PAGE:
House Passes Chemical Security Bill

More than eight years after the 9/11 terrorist attacks, the House approved legislation that seeks to greatly reduce the risks of terrorist attacks on chemical plants and water treatment facilities. The Chemical and Water Security Act of 2009, passed in a 230-193 vote, includes measures long sought by labor, environmental, and public interest groups, including greater worker participation and the authority for states to implement stronger security standards. However, the House bill lacks measures to ensure an accountable security program that is not hobbled by excessive secrecy.

The House-passed bill, H.R. 2868 (sponsored by Rep. Bennie Thompson (D-MS)), will require covered facilities to assess potentially safer chemicals or processes that could reduce the consequences of a terrorist attack. By removing a toxic substance that might poison thousands if released, a facility becomes less of a target to potential terrorists. Under certain circumstances, the bill gives the Department of Homeland Security (DHS) or the U.S. Environmental Protection Agency (EPA) the authority to require a facility to convert to a safer technology identified in the plant's assessment. If the facility would be forced to relocate or be hurt economically, it would avoid the requirement to convert.

Following months of work by several House committees, the bill passed on Nov. 6 without a single Republican vote. Members of the House Homeland Security Committee and the Energy and Commerce Committee worked out the bulk of the comprehensive security bill, with major contributions from both the Transportation and Infrastructure and Judiciary Committees.

During the House floor vote, Republicans continued attempts to remove key portions of the legislation and replace the measure with an extension of the current security program. The current program, known as the Chemical Facility Anti-Terrorism Standards, is regarded by many public interest advocates as fatally flawed and does not cover thousands of water treatment facilities.

Several compromises were negotiated in the weeks leading up to the floor vote, including the elimination of a citizen suit provision that had allowed citizens to sue individual companies for noncompliance. Instead, a petition process will be created, through which citizens may request the government to investigate a specific facility. Citizens may still sue the government for failing to implement the law.

Most concerning to open government advocates is the expansive definition of what types of information may be considered "protected," and thus not disclosed to the public. The bill grants the secretary of DHS and the EPA administrator discretion to conceal facility compliance information should they deem that the information places the facility in danger. This would prevent the public from even knowing what facilities are covered by the law, let alone whether a facility is in compliance or not. Government inspection histories and information on violations and penalties at specific facilities could also be concealed. Should DHS and EPA withhold these records, the lack of compliance information would create an immense barrier to public accountability. Some degree of transparency is necessary to ensure the effectiveness of the government program and to assure communities that nearby plants are safe.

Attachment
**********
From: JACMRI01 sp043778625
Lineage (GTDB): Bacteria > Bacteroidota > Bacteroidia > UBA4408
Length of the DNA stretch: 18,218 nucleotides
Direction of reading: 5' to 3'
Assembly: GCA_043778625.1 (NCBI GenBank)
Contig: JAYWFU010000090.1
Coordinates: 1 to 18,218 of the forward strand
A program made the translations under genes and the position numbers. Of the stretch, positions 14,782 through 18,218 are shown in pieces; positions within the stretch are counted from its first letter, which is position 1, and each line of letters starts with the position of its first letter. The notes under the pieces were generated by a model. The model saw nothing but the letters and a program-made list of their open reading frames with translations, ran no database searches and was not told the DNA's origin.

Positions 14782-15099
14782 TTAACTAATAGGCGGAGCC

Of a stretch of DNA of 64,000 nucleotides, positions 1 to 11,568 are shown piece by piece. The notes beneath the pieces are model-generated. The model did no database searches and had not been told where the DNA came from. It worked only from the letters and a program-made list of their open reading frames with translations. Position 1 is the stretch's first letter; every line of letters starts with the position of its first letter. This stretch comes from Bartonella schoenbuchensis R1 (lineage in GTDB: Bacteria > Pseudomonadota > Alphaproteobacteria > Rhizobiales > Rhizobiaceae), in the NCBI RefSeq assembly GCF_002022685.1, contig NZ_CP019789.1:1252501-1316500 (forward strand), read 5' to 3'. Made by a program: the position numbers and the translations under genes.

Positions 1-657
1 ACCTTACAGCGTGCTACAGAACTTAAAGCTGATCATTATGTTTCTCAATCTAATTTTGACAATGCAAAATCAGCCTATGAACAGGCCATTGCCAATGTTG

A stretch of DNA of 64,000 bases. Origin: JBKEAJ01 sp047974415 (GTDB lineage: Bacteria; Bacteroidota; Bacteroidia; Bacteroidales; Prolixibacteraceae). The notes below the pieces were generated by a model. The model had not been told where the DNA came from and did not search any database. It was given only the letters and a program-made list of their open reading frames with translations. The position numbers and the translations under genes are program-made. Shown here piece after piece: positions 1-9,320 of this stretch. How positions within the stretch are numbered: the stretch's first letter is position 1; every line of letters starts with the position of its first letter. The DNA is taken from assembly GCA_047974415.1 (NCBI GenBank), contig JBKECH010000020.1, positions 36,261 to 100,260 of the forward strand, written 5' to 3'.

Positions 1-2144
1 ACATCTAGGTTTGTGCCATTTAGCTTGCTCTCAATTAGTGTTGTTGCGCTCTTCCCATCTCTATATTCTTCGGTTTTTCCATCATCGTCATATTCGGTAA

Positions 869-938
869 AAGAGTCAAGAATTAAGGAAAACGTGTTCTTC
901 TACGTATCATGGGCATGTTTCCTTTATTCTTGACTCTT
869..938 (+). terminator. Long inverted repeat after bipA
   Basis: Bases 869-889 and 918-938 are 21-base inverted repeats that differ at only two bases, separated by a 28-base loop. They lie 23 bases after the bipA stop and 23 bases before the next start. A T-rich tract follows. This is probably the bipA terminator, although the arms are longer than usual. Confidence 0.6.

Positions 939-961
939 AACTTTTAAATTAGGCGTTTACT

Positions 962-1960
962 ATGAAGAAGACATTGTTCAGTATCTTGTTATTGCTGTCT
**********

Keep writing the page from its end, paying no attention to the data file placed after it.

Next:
Allowing the public to hold the government and the facilities accountable does not require the release of information that could threaten public safety. Public interest advocates have long acknowledged that information that poses a real threat should remain secret. However, open government advocates believe the disclosure of basic regulatory data would not reveal any specific vulnerabilities at chemical plants, nor would it increase the risk to those living around facilities.

Certifications, notices of violation, and other procedural materials are of no use to terrorists. On the other hand, such information can be used by the public to sustain continual improvements to security. The information would allow the public to stay several steps ahead of those planning an attack by using compliance data to push facilities and the government to improve their implementation of the law. An informed public is an engaged and vigilant public. Without public pressure, vulnerabilities may persist and worsen, increasing daily the threat to workers and communities. This basic accountability is crucial to ensuring that the program is accomplishing what it is designed to accomplish – the security of our plants, workers, and citizens.

Despite the lack of clear transparency or disclosure requirements, the bill greatly strengthens current security measures. The bill adds thousands of drinking water and waste water treatment plants to its scope. The EPA will work with DHS to develop similar security standards for these plants as those put in place for chemical plants. Additionally, the bill takes advantage of the technical expertise and creativity of thousands of plant workers by including them in the assessment of a site's security risks and the development of a site's security plan. Labor advocates also won protections for workers from excessive and exploitative background checks.

The focus now turns to the Senate, where no chemical security legislation has been introduced. Sen. Frank Lautenberg (D-NJ) and Sen. Susan Collins (R-ME) have both signaled their intentions to separately introduce such legislation this session.

Image in teaser from flickr user Picture_taking_fool, used under a Creative Commons license

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